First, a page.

New Sony CEO Kenichiro Yoshida Outlines Shift Towards Content

Kazuhiro Nogi/AFP/Getty Images
Kazuo Hirai (left) and Kenichiro Yoshida

Yoshida laid out the company's direction at a corporate strategy meeting in Tokyo following the announcement of its $2 billion acquisition of a larger stake in EMI Music Publishing.

New Sony CEO Kenichiro Yoshida said the Japanese conglomerate would shift its focus more in the direction of content and other recurring revenue generators at the announcement of its three-year business plan at its Tokyo headquarters on Tuesday morning.

"We announced today we will buy the 60 percent stake in EMI Music Publishing from Mubadala Investment; Sony already owned 40 percent of this catalog of millions of songs, including by The Beatles," said Yoshida, referring to the $2 billion deal announced just before the corporate strategy meeting, calling Sony's music publishing division "a stable, recurring revenue business and the biggest music publishing company in the world." 

Yoshida, who took over from Kaz Hirai on April 1, noted that this was the 50th anniversary of Sony's first move into entertainment with the founding of the CBS Sony Records joint venture in 1968. There was much speculation around whether Yoshida would be as keen a supporter of Sony Pictures and other entertainment businesses as his predecessor had been, but the new CEO has now already overseen two IP content acquisitions.

During the strategy briefing, Yoshida repeatedly referred to the importance of content, citing films including the box-office hit Jumanji and the Netflix series The Crown.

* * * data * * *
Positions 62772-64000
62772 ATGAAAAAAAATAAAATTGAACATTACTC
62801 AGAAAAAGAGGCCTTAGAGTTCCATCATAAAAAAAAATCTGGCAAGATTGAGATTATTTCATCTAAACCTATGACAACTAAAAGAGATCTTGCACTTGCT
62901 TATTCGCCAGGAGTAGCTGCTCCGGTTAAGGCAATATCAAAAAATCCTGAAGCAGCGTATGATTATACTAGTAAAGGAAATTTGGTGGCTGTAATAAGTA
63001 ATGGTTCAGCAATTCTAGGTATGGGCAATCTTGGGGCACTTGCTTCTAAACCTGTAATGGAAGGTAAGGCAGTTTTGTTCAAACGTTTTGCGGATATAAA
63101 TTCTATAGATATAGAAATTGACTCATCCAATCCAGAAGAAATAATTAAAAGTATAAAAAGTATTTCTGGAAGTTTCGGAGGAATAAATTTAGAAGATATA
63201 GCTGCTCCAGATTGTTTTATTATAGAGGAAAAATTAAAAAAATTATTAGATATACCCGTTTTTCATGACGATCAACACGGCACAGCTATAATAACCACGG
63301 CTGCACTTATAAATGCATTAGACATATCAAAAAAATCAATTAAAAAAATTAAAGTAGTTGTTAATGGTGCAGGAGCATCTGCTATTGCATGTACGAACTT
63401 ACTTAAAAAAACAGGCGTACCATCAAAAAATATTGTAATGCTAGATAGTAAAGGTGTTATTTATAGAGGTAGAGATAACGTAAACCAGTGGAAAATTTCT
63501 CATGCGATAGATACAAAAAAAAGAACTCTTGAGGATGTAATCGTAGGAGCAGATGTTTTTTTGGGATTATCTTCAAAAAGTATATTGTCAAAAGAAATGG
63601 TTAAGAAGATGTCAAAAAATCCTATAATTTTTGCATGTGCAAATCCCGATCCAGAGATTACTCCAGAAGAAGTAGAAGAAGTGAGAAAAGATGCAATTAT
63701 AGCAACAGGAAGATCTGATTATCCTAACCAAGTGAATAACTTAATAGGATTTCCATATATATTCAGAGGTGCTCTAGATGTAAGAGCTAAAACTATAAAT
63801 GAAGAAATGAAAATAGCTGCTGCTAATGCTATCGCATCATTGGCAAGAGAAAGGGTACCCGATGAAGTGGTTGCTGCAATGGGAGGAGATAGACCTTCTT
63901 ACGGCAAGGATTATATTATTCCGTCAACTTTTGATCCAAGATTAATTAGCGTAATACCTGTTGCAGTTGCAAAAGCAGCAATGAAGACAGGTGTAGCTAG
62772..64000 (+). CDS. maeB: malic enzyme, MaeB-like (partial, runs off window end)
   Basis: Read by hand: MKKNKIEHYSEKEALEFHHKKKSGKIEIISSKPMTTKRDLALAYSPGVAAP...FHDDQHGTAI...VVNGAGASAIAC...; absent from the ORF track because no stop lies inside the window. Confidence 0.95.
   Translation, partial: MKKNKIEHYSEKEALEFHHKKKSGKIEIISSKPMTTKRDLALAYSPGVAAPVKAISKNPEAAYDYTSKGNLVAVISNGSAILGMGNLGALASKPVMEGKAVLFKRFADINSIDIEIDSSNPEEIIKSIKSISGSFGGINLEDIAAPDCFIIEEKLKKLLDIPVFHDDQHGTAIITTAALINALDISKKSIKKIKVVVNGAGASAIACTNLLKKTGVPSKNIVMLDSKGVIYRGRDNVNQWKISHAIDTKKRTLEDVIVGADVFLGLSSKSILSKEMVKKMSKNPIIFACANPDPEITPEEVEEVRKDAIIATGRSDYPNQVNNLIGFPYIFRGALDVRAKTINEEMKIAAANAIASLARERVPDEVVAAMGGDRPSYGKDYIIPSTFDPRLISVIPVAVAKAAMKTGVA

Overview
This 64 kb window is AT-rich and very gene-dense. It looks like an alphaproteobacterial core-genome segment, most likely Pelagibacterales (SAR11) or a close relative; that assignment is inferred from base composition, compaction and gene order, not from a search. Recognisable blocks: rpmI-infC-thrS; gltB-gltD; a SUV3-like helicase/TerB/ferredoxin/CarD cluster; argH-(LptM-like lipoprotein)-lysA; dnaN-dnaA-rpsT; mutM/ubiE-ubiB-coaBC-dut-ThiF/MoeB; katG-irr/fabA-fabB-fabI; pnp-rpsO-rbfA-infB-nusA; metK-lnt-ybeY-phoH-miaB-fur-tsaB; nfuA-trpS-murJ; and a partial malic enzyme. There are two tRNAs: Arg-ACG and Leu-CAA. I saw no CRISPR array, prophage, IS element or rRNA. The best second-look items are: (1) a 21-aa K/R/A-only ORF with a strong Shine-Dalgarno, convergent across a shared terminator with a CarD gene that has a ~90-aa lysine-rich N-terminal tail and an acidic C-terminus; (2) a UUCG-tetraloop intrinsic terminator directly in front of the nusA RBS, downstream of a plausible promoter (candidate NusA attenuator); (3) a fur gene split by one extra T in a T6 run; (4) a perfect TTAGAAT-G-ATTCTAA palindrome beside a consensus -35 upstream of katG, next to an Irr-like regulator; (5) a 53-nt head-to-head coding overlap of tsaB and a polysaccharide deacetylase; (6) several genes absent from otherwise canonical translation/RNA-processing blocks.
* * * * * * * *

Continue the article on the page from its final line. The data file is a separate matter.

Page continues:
Anime IP, managed by Sony Music Japan, is another major element, said the exec, noting the profitability of the Fate/Grand Order mobile game, an anime-based property owned by the Japanese music division.

Expanding media networks will be another growth driver, according to Yoshida, especially in India, which will be the most populous country in the world within a few decades, but where only roughly two-thirds of households currently have a television.

"There will be less emphasis on short-term profit in the next three years and more on investing in creating recurring revenue businesses," said the CEO.  

Sony will build businesses around "communities of interest" that are created around movies, games and music, according to Yoshida. "Sony PlayStation is our largest 'community of interest' with 80 million monthly subscribers on the PlayStation Network," he said.  

The three-year plan will be a continuation of the reforms implemented by his predecessor, in which he played a leading role. 

Sony Corp. last month announced a set of stellar full-year financials, the result of the turnaround driven by Yoshida and Hirai. The new corporate plan will run until March 2021.